Peter Doran in the NY Times

Peter Doran published a paper several years ago showing that parts of Antarctica were actually cooling, rather than warming—that there were local variations in temperature trends. This is not surprising. It’s also not surprising that he was quote-mined like mad by the global warming denialists. He has now written a calm, solid rejection of the misuse of his data in the NY Times.

Our results have been misused as “evidence” against global warming by Michael Crichton in his novel “State of Fear” and by Ann Coulter in her latest book, “Godless: The Church of Liberalism.” Search my name on the Web, and you will find pages of links to everything from climate discussion groups to Senate policy committee documents—all citing my 2002 study as reason to doubt that the earth is warming. One recent Web column even put words in my mouth. I have never said that “the unexpected colder climate in Antarctica may possibly be signaling a lessening of the current global warming cycle.” I have never thought such a thing either.

Our study did find that 58 percent of Antarctica cooled from 1966 to 2000. But during that period, the rest of the continent was warming. And climate models created since our paper was published have suggested a link between the lack of significant warming in Antarctica and the ozone hole over that continent. These models, conspicuously missing from the warming-skeptic literature, suggest that as the ozone hole heals—thanks to worldwide bans on ozone-destroying chemicals—all of Antarctica is likely to warm with the rest of the planet. An inconvenient truth?

This is great stuff, but anyone want to take any bets on whether the anti-scientific global warming crackpots will now extract that penultimate sentence and use it to urge easing the ban on fluorocarbon release?

Is there an entomologist in the house?


I got a request to help identify this bizarre creature. I’m guessing it’s a slug caterpillar, from the family Limacodidae, although I couldn’t possibly narrow it down further, and could be completely wrong. Whoever was filming it can be heard telling someone not to touch it—which is a good idea. These things shed fine hairs that can cause a painful allergic rash.

It’s kind of cute, anyway.

I think the collective wisdom of the internets has convinced me that it is a puss caterpillar, Megalopyge opercularis.

Francis Collins, doofus for the Lord

I just watched the Francis Collins/Charlie Rose interview (it starts at about 35 minutes on that clip), and although I struggled manfully to appreciate the fellow’s accomplishments and status in science, I failed. All I could see is that he was illogical, irrational, and downright goofy—all the symptoms of a severe affliction with a bad case of religion. That video ought to be a warning to scientists: even a prestigious scientist can suffer Christian mind-rot.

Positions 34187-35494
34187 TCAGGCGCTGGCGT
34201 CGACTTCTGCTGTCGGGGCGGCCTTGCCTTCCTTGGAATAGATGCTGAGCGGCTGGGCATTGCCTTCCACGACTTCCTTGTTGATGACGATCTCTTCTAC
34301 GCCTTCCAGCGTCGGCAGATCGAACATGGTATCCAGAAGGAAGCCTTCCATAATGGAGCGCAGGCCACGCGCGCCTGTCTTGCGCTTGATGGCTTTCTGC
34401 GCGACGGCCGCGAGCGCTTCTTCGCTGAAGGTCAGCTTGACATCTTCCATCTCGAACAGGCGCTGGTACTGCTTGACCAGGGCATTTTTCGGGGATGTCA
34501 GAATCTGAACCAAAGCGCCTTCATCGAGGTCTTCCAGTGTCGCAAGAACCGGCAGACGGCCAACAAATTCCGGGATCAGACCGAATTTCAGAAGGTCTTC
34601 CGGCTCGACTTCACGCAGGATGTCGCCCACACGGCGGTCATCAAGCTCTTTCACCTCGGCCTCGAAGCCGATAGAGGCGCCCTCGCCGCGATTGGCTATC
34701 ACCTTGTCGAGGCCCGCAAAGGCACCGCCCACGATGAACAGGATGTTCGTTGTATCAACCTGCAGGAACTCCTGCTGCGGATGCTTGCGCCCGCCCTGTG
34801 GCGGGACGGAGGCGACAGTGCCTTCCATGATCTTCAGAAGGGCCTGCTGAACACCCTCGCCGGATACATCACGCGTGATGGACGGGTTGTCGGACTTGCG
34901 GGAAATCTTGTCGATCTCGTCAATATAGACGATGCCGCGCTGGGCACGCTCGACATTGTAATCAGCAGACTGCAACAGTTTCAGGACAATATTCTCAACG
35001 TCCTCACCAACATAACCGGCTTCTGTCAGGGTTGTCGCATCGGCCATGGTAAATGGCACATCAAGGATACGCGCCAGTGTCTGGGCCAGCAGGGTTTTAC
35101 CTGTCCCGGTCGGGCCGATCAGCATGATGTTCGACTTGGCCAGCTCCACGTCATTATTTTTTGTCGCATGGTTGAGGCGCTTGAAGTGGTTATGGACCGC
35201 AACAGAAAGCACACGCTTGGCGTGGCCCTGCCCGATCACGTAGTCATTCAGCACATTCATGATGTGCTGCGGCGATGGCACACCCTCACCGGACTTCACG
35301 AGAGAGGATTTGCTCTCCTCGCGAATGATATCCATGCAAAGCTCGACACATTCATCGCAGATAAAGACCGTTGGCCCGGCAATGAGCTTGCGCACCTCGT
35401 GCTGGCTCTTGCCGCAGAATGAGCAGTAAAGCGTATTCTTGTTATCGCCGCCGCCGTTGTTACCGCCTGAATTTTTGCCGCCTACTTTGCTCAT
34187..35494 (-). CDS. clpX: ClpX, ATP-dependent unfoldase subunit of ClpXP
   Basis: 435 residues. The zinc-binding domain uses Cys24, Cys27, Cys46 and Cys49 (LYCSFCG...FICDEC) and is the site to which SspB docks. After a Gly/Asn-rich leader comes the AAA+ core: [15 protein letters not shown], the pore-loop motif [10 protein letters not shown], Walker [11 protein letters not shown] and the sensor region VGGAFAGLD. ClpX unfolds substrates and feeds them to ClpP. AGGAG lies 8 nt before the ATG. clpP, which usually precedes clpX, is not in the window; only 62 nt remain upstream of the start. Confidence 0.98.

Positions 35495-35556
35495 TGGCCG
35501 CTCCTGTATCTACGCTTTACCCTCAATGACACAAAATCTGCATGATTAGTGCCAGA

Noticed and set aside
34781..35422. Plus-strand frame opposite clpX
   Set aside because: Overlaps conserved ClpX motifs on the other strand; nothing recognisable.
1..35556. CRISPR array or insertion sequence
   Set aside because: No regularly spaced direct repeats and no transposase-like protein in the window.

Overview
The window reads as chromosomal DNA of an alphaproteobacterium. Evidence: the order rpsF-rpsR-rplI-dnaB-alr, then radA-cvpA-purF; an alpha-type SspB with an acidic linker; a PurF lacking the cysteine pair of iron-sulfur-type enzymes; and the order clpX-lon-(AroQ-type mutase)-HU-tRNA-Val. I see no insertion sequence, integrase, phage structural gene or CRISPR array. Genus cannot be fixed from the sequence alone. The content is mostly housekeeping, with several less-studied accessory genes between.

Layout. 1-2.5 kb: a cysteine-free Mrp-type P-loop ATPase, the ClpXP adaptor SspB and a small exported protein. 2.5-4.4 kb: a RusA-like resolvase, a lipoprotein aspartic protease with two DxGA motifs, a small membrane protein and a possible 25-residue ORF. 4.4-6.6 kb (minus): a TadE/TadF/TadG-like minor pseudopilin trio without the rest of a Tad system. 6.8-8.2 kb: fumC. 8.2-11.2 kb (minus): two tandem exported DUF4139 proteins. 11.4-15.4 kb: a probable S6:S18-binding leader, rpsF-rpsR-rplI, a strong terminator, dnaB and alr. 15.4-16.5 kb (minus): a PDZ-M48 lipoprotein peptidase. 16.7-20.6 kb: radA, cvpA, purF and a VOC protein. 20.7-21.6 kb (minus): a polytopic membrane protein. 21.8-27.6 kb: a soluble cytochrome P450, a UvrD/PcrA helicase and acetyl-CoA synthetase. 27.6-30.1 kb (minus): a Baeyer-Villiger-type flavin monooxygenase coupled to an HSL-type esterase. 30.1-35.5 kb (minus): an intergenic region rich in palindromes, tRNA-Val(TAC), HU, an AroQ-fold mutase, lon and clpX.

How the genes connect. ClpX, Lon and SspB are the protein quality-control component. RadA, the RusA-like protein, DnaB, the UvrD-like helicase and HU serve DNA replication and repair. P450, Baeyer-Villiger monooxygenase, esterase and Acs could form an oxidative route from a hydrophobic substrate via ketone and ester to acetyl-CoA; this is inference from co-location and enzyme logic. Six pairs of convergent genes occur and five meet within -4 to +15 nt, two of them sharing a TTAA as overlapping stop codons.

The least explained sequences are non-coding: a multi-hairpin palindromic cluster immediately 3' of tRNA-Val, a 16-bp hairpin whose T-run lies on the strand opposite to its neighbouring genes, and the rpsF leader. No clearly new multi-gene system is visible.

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Just another Christian ranter on the fringe

He only has a few radio and television programs, his own university, tens of millions of dollars to throw at his political causes, and a few million voters in his pocket, so Jerry Falwell* is just a marginal nut, right? We can just ignore him when he says things like this:

It is apparent, in light of the rebirth of the State of Israel, that the present day events in the Holy Land may very well serve as a prelude or forerunner to the future Battle of Armageddon and the glorious return of Jesus Christ.

Those rapture freaks who are cheering on the bloodshed in the Middle East certainly don’t have any real clout…at least, not as much as us influential atheists, I’m sure.

(via DefCon)

*Grade A Demented Fuckwit.

A simple story gets complicated


People, scientists included, are always looking for simple, comprehensible explanations for complex phenomena. It’s so satisfying to be able to easily explain something in a sound bite, and sound bites are so much more easily accepted by an audience than some elaborate, difficult collection of details. For example, we often hear homosexual behavior reduced to being a “choice,” the product of a “gay gene,” a “sin,” or something similarly absolute and irreducible…suggesting that it is part of a diverse spectrum of sexual behaviors with multiple causes and that different individuals are different in their behaviors is almost certainly the more accurate description, but that doesn’t satisfy our need for straight, simple, linear causal mechanisms. This is true of most animal behavior, I think—you just can’t crunch it down to one single agent that drives much of anything.

I thought there was one excellent counter-example, though, one that suggested at least some complex behaviors might be reducible to a discrete source: the mating behavior of Microtus voles. It was such a simple, clean story; new results suggest that it was too clean, and that there’s much more to the behavior than was thought.

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